Even as inflation cooled to 4.3 per cent for March led by food prices, analysts are not so certain about a policy rate cut by Reserve Bank in the near future on worries of a rise in the headline number.
American brokerage Morgan Stanley, has said that the rise in inflation in the second half of the year which the RBI’s lowered estimate also expects, may also result in a “shallow rate hike” cycle from October-December.
“We expect the inflation trajectory to be driven by strong base effects in the coming months, likely reaching a peak in June driven by the twin factors of a reversal of base effects in food inflation and continued implementation of the house rent allowance,” it said.
The research wing of the largest rating agency Crisil said it does not expect any rate action by the RBI for the next six months and hinted that it can only be a hike, if the upside risks spelt out by RBI materialise.
“We foresee CPI inflation averaging 4.6 per cent next fiscal. The pick-up will be due to rising consumption demand, impact of house rent allowance revisions on housing inflation, and higher global crude oil prices,” the Crisil note said.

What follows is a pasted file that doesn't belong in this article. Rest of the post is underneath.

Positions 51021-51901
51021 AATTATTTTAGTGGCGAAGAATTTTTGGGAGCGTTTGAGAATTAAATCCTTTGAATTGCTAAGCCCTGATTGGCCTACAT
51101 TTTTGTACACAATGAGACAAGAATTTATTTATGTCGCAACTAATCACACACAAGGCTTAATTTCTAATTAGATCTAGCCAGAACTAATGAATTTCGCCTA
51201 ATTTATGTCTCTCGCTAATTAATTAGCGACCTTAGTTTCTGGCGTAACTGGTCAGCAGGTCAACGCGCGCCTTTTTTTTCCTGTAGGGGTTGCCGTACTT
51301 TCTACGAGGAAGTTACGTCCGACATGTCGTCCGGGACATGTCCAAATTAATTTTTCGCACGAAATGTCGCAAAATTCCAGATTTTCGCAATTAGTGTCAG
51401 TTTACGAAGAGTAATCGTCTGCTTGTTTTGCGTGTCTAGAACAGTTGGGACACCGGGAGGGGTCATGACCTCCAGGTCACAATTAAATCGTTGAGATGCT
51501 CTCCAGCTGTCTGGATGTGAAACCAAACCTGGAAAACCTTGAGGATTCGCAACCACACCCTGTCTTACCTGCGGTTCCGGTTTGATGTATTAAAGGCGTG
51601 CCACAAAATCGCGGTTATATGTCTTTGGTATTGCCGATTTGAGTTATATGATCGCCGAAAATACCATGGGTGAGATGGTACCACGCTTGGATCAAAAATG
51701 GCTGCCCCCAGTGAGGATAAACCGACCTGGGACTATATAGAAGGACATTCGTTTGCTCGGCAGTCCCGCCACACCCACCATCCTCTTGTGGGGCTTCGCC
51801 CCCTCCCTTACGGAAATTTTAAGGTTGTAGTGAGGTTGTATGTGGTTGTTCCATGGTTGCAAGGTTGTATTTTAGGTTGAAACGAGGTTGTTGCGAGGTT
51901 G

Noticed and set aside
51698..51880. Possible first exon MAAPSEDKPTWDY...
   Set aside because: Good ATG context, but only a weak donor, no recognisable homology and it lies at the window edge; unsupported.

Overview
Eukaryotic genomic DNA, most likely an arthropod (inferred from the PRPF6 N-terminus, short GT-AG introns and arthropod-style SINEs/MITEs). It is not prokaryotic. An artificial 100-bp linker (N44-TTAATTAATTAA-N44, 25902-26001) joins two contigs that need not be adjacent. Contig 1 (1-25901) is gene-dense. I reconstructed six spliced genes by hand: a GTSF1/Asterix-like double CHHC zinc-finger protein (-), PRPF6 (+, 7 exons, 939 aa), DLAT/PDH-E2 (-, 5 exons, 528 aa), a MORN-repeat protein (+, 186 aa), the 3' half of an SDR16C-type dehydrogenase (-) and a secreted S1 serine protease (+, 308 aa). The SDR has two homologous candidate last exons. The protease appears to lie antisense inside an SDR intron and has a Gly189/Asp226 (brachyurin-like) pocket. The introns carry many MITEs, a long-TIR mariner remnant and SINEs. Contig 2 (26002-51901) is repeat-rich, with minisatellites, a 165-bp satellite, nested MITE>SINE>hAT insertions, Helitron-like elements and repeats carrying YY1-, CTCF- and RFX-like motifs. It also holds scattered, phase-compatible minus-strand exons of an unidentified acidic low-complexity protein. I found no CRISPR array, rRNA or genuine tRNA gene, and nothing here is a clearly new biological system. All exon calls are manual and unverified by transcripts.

Bank of America Merill Lynch said that it expects a shoot-up in the consumer price inflation to 5.4 per cent in the June quarter driven by base effects which will result in the RBI’s rate setting panel looking through the increase.
“With inflation easing from December’s 5.2 per cent, we are still confident of our call of a 0.25 per cent August 1 RBI rate cut,” it said, adding that the call depends on normalcy in rains.
Retail inflation slowed to 4.28 per cent in March, the third consecutive month of decline, mainly on account of easing food prices including vegetables, government data showed.
The inflation based on Consumer Price Index (CPI), a key data factored in by the RBI to arrive at interest rate, was 4.44 per cent in February. However, the March 2018 inflation was higher than 3.89 per cent recorded in the same month last year.
Earlier this month, Reserve Bank had lowered its retail inflation target for the first half of the current fiscal to 4.7-5.1 per cent.
on sharp moderation in food price rise and likelihood of a normal monsoon from the 5.1-5.6 per cent range projected earlier.
The commentary in the monetary policy was seen as being dovish by commentators. RBI Governor Urjit Patel had said that the central bank will be data dependent.